Saturday, August 23, 2014
Immigration Article of the Day: Immigration in the Supreme Court, 2009-13: A New Era of Immigration Law Unexceptionalism by Kevin R. Johnson
Immigration in the Supreme Court, 2009-13: A New Era of Immigration Law Unexceptionalism by Kevin R. Johnson, University of California, Davis - School of Law August 14, 2014 Oklahoma Law Review, Forthcoming UC Davis Legal Studies Research Paper No. 388
Abstract: This is a contribution to a forthcoming symposium in the Oklahoma Law Review on the 125th anniversary of the Chinese Exclusion Case.
With appropriate caution necessitated by the lessons of recent history, this Article posits that the Supreme Court’s contemporary immigration decisions suggest that the plenary power doctrine, the foundation of immigration exceptionalism, is again headed toward its ultimate demise. To test that thesis, this Article carefully scrutinizes the Supreme Court’s immigration decisions, as well as some other actions, such as certiorari denials in significant immigration cases, from 2009 to the present. This period coincides with the first five years of the Obama presidency, which has been a time during which the Executive Branch has seldomly relied on the plenary power doctrine in arguments to the Court.
The review of Supreme Court decisions reveals that, even though the Court now reviews considerably fewer cases than it once did, immigration matters regularly comprise a bread-and-butter part of its docket. Indeed the Court decided five immigration-related merits cases in one Term, an extraordinarily large number for a specialty substantive area of law. The fact that the Court frequently exercises its discretion to accept immigration cases for review suggests that the Justices – like the nation as a whole – consider immigration to be an important, at times contentious, national issue worthy of attention, raising many questions that go to the core of the modern administrative state. In light of the controversy surrounding some of the cases that have come before it, most notably the much-publicized constitutional challenge to Arizona’s SB 1070 and state and local efforts to push the federal government to more vigorously enforce the U.S. immigration laws, the Court could hardly help but be aware of that plain and simple truth.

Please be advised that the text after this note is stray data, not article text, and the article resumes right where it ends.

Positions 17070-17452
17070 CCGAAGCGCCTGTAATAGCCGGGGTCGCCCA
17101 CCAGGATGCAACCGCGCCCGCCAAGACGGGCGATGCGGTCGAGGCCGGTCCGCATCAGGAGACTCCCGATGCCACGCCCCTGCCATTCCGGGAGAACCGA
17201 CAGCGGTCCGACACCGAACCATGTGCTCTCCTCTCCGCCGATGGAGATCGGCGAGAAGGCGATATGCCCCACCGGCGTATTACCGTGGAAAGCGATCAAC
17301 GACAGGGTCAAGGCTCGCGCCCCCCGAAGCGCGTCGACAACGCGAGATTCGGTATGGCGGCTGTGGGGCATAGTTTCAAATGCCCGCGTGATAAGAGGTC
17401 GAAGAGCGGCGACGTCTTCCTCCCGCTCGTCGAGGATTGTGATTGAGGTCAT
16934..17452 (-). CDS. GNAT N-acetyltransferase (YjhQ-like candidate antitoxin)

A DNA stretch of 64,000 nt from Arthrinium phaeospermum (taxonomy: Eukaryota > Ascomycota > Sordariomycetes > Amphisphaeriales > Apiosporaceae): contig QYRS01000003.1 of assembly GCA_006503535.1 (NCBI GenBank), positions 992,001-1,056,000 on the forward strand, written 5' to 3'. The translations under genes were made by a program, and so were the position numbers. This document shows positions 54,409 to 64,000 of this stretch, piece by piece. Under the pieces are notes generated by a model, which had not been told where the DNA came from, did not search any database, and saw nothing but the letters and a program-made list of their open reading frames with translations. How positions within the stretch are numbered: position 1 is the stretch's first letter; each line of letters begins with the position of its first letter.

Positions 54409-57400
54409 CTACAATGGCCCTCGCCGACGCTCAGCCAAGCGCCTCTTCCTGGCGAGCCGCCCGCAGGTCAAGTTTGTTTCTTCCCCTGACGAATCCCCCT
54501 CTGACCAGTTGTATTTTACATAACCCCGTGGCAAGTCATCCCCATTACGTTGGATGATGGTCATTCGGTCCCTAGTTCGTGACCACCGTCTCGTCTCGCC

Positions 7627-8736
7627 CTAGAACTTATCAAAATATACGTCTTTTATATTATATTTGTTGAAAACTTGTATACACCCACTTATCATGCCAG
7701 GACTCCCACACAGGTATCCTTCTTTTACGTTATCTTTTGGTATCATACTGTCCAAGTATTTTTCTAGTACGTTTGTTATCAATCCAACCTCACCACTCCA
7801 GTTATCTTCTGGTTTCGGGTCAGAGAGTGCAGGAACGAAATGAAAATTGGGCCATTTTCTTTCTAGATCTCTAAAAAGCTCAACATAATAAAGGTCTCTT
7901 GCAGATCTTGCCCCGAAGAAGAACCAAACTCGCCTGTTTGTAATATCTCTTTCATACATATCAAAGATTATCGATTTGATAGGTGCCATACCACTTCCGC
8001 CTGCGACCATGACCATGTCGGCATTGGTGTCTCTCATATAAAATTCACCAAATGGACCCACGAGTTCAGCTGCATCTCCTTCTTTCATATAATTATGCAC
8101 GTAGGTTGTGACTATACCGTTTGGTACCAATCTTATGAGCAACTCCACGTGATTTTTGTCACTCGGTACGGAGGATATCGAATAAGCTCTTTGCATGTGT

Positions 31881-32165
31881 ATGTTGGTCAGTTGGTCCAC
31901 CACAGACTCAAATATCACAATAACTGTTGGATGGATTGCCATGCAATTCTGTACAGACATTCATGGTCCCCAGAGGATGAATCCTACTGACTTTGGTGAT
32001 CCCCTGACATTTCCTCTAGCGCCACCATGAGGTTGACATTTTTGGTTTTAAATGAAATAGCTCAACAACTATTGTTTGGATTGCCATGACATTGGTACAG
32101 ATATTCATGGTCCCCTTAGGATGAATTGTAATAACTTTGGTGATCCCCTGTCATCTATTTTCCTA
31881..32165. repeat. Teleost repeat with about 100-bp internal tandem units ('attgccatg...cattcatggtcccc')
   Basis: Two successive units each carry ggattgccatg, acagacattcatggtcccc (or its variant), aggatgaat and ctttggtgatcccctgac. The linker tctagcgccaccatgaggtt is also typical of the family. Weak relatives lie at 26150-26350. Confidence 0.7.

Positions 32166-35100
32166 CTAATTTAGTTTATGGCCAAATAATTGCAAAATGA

What is perhaps most noteworthy from the review of immigration decisions of the Supreme Court of the last five Terms is that a conservative Court characterized as ideologically driven by some observers consistently has not taken an extreme approach to immigration law and its enforcement. The Roberts Court’s body of immigration decisions indeed is firmly and comfortably within the jurisprudential mainstream of its decisions in other areas of substantive law. The Court has applied ordinary, standard, and routine legal doctrines for the most part in ordinary, standard, and routine ways.
Analyzing the body of immigration decisions of the Supreme Court under the leadership of Chief Justice John Roberts in the 2009-13 Terms, this Article concludes that the Court in effect has to a large extent continued to bring U.S. immigration law into the legal mainstream. It has interpreted statutes to avoid constitutional questions and avoided invoking the plenary power doctrine to shield vulnerable statutes from judicial review. Although not yet eliminating the doctrine, the Court has slowly but surely moved away from anything that might reasonably be characterized as immigration exceptionalism. The undeniable trend in the Court’s immigration jurisprudence is entirely consistent with its efforts over more than a decade to, whenever possible, interpret the immigration laws to avoid deciding serious constitutional questions, and find creative ways to ensure judicial review of removal orders in the face of stringent congressional restrictions that some might reasonably read as purporting to wholly eliminate judicial review.
In applying the U.S. immigration laws, both conservative and liberal Supreme Court Justices look first to the text of the Immigration and Nationality Act and spend considerable time debating the proper interpretation of the (often complex) statutory provision in question. In addition, the Justices occasionally differ about the application of conventional legal doctrines to immigration cases, but rarely debate whether generally applicable doctrines should apply to immigration cases.